19 Jun, 14 | by BMJ
I’m a bit of an Apple lover. Not the fruit, but the company, although the odd golden delicious has been known to make an appearance in the fruit bowl. The millions of apps and games available across their products can be invaluable for everything from finding your way to the nearest free water facility (GiveMeTap), to killing an hour with such vices as CandyCrush, which happens to be the guilty pleasure of Ilora Finlay, a member of the House of Lords, and professor of palliative medicine at Cardiff. Personally, I’m not a fan, preferring to spend time on Pinterest, collating boards and keeping an eye on The BMJ’s Pinterest activity.
Do you read the warning labels or list of possible adverse effects before taking your medication? An Editorial, published on bmj.com yesterday, discusses the problems associated with communicating the harmful effects of medicines. John R Geddes and colleagues successfully highlight the many factors that could prove problematic, such as patients self harming based on the health warnings, societies’ risk aversive nature, and the media’s love of jumping on the harmful effects of drugs rather than the positive outcomes.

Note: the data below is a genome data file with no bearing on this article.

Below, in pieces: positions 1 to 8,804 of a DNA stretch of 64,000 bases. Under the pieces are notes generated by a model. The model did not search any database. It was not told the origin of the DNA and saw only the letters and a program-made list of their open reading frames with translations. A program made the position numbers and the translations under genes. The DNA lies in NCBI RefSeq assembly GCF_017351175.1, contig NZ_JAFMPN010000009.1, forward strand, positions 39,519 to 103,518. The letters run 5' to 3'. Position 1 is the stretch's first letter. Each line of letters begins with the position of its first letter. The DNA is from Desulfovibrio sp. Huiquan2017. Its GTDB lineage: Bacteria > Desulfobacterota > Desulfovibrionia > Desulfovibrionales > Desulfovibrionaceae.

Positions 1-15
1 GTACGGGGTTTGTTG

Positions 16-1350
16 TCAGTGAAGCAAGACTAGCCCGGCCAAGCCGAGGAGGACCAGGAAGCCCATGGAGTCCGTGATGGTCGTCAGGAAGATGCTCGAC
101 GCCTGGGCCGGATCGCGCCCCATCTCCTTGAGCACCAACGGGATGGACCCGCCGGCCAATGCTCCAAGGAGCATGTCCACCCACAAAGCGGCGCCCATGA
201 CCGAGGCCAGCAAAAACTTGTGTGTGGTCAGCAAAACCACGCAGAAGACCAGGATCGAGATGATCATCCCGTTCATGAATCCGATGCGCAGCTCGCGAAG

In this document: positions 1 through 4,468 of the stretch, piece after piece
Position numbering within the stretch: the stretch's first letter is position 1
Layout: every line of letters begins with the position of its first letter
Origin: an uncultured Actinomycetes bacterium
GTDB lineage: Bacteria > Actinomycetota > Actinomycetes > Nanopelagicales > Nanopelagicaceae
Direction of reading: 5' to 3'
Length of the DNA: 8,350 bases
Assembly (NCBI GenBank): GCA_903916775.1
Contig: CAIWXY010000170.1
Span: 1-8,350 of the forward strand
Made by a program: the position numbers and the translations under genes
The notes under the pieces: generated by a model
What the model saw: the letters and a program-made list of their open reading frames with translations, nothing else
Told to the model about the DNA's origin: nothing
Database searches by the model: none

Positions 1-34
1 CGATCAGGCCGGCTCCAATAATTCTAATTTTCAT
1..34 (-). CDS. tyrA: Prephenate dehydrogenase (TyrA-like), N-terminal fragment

With a current death rate of around one in three, the newly identified Middle East respiratory syndrome (MERS) coronavirus is creating concern. The worry is that it will spread and contaminate thousands, similar to the SARS (severe acute respiratory syndrome) coronavirus in 2002-03. Devi Sridhar and colleagues put forth a convincing argument as to how and why the World Health Organization has been invaluable in facilitating an international response to the current MERS situation.
In their Analysis article, they also provide a breakdown of the WHO’s current financial quandary, explaining why smaller donor countries are increasingly worried that the organisation is becoming a puppet to the larger donor countries, such as the UK and the US, who make up a considerable proportion of donations to WHO.
While on the subject of the WHO, a letter has been sent to Margaret Chan, director general of WHO, signed by a group of 129 public health doctors. The letter urges Chan to stick to the evidence, and ignore the tobacco industry’s attempt to align themselves as “partners,” when deciding how to regulate the use of electronic cigarettes. The News story outlines the main points of the letter and makes for interesting reading. Signatories hail from across the globe, including the main donor states of WHO, which, incidentally, are also home to many of the tobacco industry’s main players, so I’ll be watching this play out with increased interest.
Tinuke Bernard is assistant editor, web production, The BMJ.